Johnson Oatman Jr. likely had the book of Philippians open before him as he wrote the
words to "Higher Ground." Oatman was a businessman who wrote hymns in his spare
time, about 5,000 hymns all together. He was ordained by the Methodist church, but
never served as a pastor. One dollar is the most he was ever paid for a hymn. The writer
of the music was Charles H. Gabriel, music editor of the Rodeheaver Publishing
Company. Gabriel wrote over 8,000 hymns and hymn tunes. For the Christian this
scripture text and song are a powerful reminder of God's call:
Are you paying attention? Or are you paying attention to the wrong stuff? A voice that sounds a lot like Wisdom as we met her in Proverbs begs us to learn from past experience, so as not to spend money when we can get free stuff. The first generation liberated from Egypt died in the desert because they didn’t learn. And when the people pointed with oohs and ahhs towards current events, Jesus asked them to learn from the past to recognize that some things are not as significant as the eternal choices.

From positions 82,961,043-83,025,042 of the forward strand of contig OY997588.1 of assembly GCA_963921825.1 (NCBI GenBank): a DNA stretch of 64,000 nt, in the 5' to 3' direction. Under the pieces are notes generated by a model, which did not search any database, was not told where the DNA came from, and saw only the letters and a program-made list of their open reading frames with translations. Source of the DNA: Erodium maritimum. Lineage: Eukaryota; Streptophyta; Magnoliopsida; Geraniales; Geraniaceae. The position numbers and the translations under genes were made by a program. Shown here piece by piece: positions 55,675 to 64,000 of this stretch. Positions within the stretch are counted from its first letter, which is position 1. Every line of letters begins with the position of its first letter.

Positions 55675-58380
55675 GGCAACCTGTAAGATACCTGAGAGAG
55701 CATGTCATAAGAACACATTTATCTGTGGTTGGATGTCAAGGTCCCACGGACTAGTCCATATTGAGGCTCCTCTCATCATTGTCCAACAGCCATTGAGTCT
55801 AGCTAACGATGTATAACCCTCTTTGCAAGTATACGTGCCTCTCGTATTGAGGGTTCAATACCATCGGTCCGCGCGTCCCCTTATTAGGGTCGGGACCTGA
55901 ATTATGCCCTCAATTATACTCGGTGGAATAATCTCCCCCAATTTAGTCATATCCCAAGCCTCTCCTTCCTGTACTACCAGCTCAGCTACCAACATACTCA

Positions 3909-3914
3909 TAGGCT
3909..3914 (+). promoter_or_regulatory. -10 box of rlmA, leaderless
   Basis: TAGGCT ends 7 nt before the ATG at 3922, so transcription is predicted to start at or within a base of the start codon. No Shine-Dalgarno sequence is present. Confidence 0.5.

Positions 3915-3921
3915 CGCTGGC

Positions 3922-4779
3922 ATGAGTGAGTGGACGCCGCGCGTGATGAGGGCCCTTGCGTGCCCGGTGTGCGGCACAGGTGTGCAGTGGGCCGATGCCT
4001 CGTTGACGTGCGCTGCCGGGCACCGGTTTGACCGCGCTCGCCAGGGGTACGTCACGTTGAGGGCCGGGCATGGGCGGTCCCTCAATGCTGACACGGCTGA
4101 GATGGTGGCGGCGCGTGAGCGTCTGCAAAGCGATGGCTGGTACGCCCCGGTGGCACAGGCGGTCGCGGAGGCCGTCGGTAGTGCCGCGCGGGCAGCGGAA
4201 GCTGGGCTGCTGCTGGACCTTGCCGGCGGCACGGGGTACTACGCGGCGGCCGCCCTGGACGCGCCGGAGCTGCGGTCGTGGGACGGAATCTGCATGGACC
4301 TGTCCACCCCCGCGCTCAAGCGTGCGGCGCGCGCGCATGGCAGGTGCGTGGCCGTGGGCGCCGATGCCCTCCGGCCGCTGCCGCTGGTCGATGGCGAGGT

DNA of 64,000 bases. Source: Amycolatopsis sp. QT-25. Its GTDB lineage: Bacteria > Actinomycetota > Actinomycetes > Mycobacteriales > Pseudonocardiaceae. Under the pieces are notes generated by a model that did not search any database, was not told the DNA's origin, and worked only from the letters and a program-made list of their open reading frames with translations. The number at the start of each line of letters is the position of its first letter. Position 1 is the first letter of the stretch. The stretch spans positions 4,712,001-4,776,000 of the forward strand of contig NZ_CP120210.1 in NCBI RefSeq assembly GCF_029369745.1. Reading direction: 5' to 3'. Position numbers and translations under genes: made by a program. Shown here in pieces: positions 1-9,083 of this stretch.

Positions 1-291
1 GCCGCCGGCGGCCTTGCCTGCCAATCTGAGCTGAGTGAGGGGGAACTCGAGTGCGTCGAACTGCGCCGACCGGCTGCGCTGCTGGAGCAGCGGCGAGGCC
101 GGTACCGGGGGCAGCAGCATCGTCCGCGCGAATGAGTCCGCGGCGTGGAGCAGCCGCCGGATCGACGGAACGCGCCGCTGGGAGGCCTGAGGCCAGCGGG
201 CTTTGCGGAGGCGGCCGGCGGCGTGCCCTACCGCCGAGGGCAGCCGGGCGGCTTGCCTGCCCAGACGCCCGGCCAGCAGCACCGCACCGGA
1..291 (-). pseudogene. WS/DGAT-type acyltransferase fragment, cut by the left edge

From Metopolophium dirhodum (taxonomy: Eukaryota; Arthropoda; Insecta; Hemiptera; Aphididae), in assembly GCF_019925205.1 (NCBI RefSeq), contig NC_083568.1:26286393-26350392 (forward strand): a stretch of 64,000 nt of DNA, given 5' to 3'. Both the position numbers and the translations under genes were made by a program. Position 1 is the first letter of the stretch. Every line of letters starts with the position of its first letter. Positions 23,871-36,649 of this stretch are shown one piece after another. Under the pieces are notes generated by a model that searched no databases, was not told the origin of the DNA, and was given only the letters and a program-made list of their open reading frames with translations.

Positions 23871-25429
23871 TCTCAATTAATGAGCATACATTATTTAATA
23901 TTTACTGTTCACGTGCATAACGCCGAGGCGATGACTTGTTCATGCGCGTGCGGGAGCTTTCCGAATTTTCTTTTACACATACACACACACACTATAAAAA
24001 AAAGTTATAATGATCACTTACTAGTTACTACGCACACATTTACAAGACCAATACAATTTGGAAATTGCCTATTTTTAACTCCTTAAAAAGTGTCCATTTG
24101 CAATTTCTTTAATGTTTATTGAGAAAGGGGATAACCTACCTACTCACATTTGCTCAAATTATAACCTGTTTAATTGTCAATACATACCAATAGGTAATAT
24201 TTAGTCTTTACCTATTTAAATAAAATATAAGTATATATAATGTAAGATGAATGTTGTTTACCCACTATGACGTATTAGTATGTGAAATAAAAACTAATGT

The government has finally woken up to the fact that the health of our children in this country is threatened by their food. For two generations, since World War II, food has become increasingly processed and the era of the fast food meal is well and truly with us.
Karen hates church. She feels it's a place where people are brainwashed. She thinks the people who go to church are weak, looking for a crutch in sermons that tell them how to behave. Karen clearly has an issue with established religion.